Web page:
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Great game keeps mind active

I’ve always marvelled at how this game keeps the mind sharp and how much sharper bridge-playing “seniors” are than their counterparts who don’t have bridge or a similar pursuit to occupy them.

I think the play of competitive bridge does more than just keep the mind active, it also exercises the emotions — frustration, delight, pride and even anger — all of which is better than vegging in a chair and watching TV all day!

Living proof of this is the amazing Pat Riding, who turned 93 last week amid candles, cakes and well-wishers at the Bridge Club.

Pat not only still plays but sometimes gets into the results section of this column and she is a shining example to all.

Happy Birthday, Pat, and to use a cricket analogy, keep your eye on the ball as you edge closer to the century when you can wave your bat in the air and salute the fans.

News this week of things happening at the club over the summer in order to encourage our youth to take up this amazing game.

John Burville said: “This year, we are running a summer Bridge camp for students, and the schedule is as follows:

Tuesday, July 3, 4pm to 5.30pm.

Wednesday, July 4, 5.30pm to 8pm.

Tuesday, July 10, 4pm to 5.30pm.

Wednesday, July 11, 5.30pm to 8pm.

Wednesday, July 18, 5.30pm to 8pm.

Friday, July 20, 5.30pm to 8pm.

Saturday, July 21, 2pm to 5pm.

Wednesday, July 25, 5.30pm to 8pm.

Friday, July 27, 5.30pm to 8pm.

Saturday, July 28, 2pm to 5pm.

“The lessons for the students will start from mini-bridge into proper bidding, and additional play technique. There will be competitions with preset hands tailored to the level of the teaching.

“Although intended for students that have signed up for the sponsored Atlanta trip, these lessons are open to any young person interested in Bridge.

“At the end of the lessons, we expect the students to be able to manage most auctions starting at the 1 level, and understand some good play techniques.

“We are also opening up the sessions for adults, which will be run initially in a separate room. However, any adults wishing to attend, should sign up in advance.

In order to sign up, please send an e-mail to the Bridge Club advising what sessions they wish to sign up for. Please send an e-mail to lessons@bermudabridge.com”

So there you have it — sign up early as it may fill up!

This week’s hand is full of fun and fantasy and comes to you from the clever Richard Pavlicek of Fort Lauderdale in his report on The North Pole Regional — an event usually attended only by Inuit but for the first time had invited reindeer including Randolph, Raymond, Ralph and, of course, Rudolph.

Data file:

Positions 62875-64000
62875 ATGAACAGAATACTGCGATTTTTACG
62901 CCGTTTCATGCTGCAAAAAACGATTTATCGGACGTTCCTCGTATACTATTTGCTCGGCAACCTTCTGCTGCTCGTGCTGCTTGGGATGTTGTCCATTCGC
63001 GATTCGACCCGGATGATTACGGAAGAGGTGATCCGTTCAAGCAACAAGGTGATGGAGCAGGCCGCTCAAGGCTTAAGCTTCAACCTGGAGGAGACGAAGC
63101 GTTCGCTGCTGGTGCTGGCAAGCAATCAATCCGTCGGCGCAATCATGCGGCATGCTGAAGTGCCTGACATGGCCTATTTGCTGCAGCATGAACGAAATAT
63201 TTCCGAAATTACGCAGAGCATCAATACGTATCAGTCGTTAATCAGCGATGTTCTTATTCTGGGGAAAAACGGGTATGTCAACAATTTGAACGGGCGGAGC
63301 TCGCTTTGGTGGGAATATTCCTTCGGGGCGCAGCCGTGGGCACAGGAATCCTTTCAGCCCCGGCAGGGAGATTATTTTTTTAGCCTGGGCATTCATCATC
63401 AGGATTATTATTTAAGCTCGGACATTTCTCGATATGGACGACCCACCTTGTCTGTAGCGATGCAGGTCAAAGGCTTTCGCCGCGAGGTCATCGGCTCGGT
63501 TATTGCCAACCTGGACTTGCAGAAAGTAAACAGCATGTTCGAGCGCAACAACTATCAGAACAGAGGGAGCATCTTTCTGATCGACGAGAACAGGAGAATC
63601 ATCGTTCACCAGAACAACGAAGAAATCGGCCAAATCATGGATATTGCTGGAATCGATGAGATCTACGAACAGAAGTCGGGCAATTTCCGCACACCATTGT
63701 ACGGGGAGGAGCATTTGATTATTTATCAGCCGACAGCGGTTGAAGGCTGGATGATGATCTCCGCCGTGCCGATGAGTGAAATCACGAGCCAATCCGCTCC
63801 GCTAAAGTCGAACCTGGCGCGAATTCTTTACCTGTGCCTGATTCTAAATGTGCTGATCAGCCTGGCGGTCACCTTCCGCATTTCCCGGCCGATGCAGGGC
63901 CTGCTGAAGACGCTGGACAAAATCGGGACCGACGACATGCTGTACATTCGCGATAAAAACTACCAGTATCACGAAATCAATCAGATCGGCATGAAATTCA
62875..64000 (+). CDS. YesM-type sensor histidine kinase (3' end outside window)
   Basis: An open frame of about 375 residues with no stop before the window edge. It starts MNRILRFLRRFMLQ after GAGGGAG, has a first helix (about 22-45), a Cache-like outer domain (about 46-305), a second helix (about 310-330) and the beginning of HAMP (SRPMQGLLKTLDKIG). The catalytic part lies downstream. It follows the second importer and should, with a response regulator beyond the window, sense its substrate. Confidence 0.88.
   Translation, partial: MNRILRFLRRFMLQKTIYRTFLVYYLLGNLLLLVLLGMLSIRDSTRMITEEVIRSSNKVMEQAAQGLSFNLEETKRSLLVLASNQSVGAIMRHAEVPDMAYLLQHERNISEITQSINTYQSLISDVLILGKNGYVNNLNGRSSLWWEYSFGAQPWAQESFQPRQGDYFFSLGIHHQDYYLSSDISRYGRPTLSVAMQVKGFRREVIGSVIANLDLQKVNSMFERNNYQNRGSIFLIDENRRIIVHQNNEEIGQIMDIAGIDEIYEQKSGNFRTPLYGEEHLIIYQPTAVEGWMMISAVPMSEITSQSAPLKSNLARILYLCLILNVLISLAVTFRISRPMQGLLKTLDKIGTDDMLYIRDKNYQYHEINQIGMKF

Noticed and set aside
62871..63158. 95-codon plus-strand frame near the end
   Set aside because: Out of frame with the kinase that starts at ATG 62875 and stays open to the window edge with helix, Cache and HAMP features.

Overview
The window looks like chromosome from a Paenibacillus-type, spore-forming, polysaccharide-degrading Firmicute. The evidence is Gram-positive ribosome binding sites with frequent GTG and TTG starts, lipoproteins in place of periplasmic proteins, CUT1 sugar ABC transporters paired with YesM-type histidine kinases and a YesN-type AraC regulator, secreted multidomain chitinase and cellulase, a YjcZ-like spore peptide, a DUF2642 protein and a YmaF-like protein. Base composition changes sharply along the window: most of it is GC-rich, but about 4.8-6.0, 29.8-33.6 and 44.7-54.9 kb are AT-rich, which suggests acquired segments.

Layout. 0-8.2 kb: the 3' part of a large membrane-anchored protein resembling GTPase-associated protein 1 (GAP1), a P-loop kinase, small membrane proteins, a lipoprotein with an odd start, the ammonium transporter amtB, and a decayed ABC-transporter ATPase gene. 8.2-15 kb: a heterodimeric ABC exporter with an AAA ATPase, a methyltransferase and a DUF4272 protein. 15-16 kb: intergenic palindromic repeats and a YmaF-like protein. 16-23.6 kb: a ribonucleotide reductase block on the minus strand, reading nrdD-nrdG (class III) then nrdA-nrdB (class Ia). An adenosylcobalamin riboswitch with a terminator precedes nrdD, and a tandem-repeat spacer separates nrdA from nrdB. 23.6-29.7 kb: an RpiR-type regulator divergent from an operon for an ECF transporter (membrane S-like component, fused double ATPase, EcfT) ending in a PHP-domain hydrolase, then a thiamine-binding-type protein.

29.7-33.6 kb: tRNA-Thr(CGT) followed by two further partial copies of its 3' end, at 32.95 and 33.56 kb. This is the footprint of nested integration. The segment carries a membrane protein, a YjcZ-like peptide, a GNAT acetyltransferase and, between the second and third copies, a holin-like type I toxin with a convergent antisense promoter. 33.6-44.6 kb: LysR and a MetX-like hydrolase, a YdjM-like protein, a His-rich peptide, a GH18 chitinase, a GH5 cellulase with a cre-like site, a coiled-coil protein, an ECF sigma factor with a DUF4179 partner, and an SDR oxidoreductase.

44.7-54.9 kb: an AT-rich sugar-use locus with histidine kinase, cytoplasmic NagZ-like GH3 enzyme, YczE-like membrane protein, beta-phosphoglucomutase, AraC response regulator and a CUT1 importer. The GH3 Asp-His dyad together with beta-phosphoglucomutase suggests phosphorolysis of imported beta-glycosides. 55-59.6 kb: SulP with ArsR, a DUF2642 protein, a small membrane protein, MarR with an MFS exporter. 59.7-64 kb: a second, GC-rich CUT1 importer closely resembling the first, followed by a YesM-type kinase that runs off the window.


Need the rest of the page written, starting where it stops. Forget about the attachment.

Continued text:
It appears that Donner, Blitzen, Prancer and the rest are not bridge players.

Dealer South E/W Vulnerable





SJ987 S6

H987 HJ654

D876 DJ932

C765 CJ432





When Slush and Mush, the top Inuit pair, held the N/S hands the bidding was not good

South North

4NT 5C

5NT 6S


The 4NT and 5NT were asking for Aces and then Kings and North showed no Aces (not a surprise) and one King.

This inelegant contract sidled to a one-trick defeat after Slush cleverly endplayed East, but that was clearly not going to earn any points. Suddenly the Reindeer group appeared, full of stories on that hand.

First Randolph: “Oh we bid seven Spades and I made it on a trump coup ruffing three times and ending with South on lead and West’s Spade Jack was trapped in the end position — quite easy really.”

Then Raymond: “We bid 7 Hearts. West led a Spade and I had to hope for miracles. I ruffed the third round of Diamonds in dummy. Fearing a bad break in Spades, from the lead, I played the Club ten and ran it. When this held, I took the Heart finesse and all of a sudden my hand was good, making seven.”

Then Ralph: “How about that. We bid seven Diamonds and made it the same way.”

And then, of course, there was old red-nose Rudolph who had to be the most exotic: “Guess what — we bid 7 Clubs, some sort of Gerber malfunction as I recall. I won the Spade lead cashed all my red-nosed, er red-suit winners and ruffed a Heart. The Spade King was ruffed and over-ruffed and then a Diamond ruff gave me 13 tricks, rather easy.”

Nice story from Richard. From what I hear immediately after the event the Inuit Council met and reindeer are now barred for life from the event.

Is there any instructional value in this?

Well, yes there is.

After 4NT Blackwood and a reply, a bid of 5NT asks for Kings and confirms all four Aces. Knowing that, Mush, sitting North, should have jumped directly to 7 Spades, a contract that must have a chance.

The danger, of course is that the idiot Slush might convert to 7NT.